Laminitis treatment questions


My barn owner’s (who is also a close friend) horse is having a laminitic episode which started Thursday. She noticed the horse taking occasional “off steps” when getting him ready to ride & when riding that day. He was not lame during riding but had those occasional weird  steps. She cut the session short & then noticed he had pounding pulses in his fronts. She had his hocks injected a few days prior to this. She’s had metabolic bloodwork done on the horse a few times but he’s never really showed any issues. (Disclaimer- not sure if she did labs fasting or not & not sure which lab blood was sent to.) She immediately took him to our local vet who pulled his shoes, put on the rocker frog relief shoes, did X-rays, gave IV DMSO & started 1mg of Ace IM every 8 hours (to increase blood flow to the hooves). BO said that she’s not changing his feed as he’s already on a grass hay (untested) & TC ration balancer. They did not take any toe off- he’s a saddleseat horse & has got long hooves. The vet did confirm it’s a very mild laminitic episode that was caught very early & they are choosing to treat it very aggressively. The vet did say that she no longer recommends icing as it doesn’t really help- this was amazing to me that they are finally on track with this- yay! My BO does not follow ECIR group & tends to humor me when I make changes to my horses diet & meds based off of recommendations from the group.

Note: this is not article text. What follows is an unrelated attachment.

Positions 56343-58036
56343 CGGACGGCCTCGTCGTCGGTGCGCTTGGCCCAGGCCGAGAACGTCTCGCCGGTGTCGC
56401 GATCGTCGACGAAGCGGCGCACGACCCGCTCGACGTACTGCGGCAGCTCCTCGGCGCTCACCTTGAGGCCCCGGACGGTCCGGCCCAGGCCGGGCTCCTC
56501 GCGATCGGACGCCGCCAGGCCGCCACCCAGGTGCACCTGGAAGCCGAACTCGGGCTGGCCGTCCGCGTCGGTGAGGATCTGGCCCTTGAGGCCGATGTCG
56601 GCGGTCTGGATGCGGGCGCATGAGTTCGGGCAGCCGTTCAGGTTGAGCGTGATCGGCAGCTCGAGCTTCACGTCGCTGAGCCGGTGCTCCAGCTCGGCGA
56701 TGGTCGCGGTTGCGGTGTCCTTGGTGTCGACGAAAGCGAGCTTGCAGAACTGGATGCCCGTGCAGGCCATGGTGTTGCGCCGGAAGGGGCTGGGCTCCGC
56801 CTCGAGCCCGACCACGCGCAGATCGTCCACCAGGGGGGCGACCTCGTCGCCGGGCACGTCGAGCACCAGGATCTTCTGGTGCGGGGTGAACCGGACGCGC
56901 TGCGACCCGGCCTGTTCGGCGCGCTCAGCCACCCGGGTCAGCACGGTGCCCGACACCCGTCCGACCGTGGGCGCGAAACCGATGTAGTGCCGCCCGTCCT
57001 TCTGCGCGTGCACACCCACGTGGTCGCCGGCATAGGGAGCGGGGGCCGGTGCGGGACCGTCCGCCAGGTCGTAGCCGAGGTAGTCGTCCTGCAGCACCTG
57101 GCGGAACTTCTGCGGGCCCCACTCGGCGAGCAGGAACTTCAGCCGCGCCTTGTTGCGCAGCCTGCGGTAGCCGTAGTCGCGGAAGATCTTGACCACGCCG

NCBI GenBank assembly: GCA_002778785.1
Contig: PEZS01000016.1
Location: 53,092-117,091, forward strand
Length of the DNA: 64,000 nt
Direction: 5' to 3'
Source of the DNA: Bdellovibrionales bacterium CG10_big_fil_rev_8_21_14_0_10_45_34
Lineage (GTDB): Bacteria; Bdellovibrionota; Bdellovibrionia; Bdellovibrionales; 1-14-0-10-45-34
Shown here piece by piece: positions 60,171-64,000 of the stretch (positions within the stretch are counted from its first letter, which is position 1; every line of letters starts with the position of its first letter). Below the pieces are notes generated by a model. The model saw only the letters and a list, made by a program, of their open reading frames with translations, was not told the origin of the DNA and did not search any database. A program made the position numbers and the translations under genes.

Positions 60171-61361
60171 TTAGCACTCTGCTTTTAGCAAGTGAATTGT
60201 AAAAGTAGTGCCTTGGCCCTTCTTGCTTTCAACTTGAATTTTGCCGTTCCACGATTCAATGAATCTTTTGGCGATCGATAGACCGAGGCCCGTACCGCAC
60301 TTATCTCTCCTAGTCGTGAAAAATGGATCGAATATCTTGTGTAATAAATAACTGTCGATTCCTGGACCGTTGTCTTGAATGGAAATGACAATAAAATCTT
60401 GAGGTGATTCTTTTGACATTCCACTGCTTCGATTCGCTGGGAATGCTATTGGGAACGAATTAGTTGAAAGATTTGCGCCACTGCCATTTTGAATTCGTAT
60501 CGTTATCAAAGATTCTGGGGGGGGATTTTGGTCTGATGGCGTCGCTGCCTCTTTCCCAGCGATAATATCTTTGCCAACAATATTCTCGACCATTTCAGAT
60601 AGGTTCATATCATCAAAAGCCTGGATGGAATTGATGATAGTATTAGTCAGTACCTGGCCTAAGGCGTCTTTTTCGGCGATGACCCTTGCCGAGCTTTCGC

My question is- how do you feel about this plan of treatment for steroid induced laminitis & could you please explain why you feel that way. I am genuinely curious about this plan of treatment & if you think if will help or not & why. I have no intention to share info with my BO unless she specifically asks. I don’t want to get into a situation with her that might be detrimental to our friendship. Thanks in advance. 
Beth & Flame dx 2013 & Diana dx 2020

NV Oct 2013

Flame Case History

Flame Pictures

Diana Case History:  

Sherry Morse

Hi Beth,

Honestly there's no way to know if this episode is related to the hock injections or related to the long toes common on saddle seat horses or possible IR issues.  Why did the vet decide it was laminitis in the first place?  Rotation visible on x-rays or something else?

Eleanor Kellon, VMD

Horses that become laminitic after steroid treatments have EMS. As you know, "reference ranges" on lab tests are not the same thing as normal and Saddlebreds do have lines prone to EMS.

If the horse is in regular work, that may be what has kept him in good control until the steroids tipped the balance. The treatment so far looks fine as far as I can tell with no further information.
Eleanor in PA 
EC Owner 2001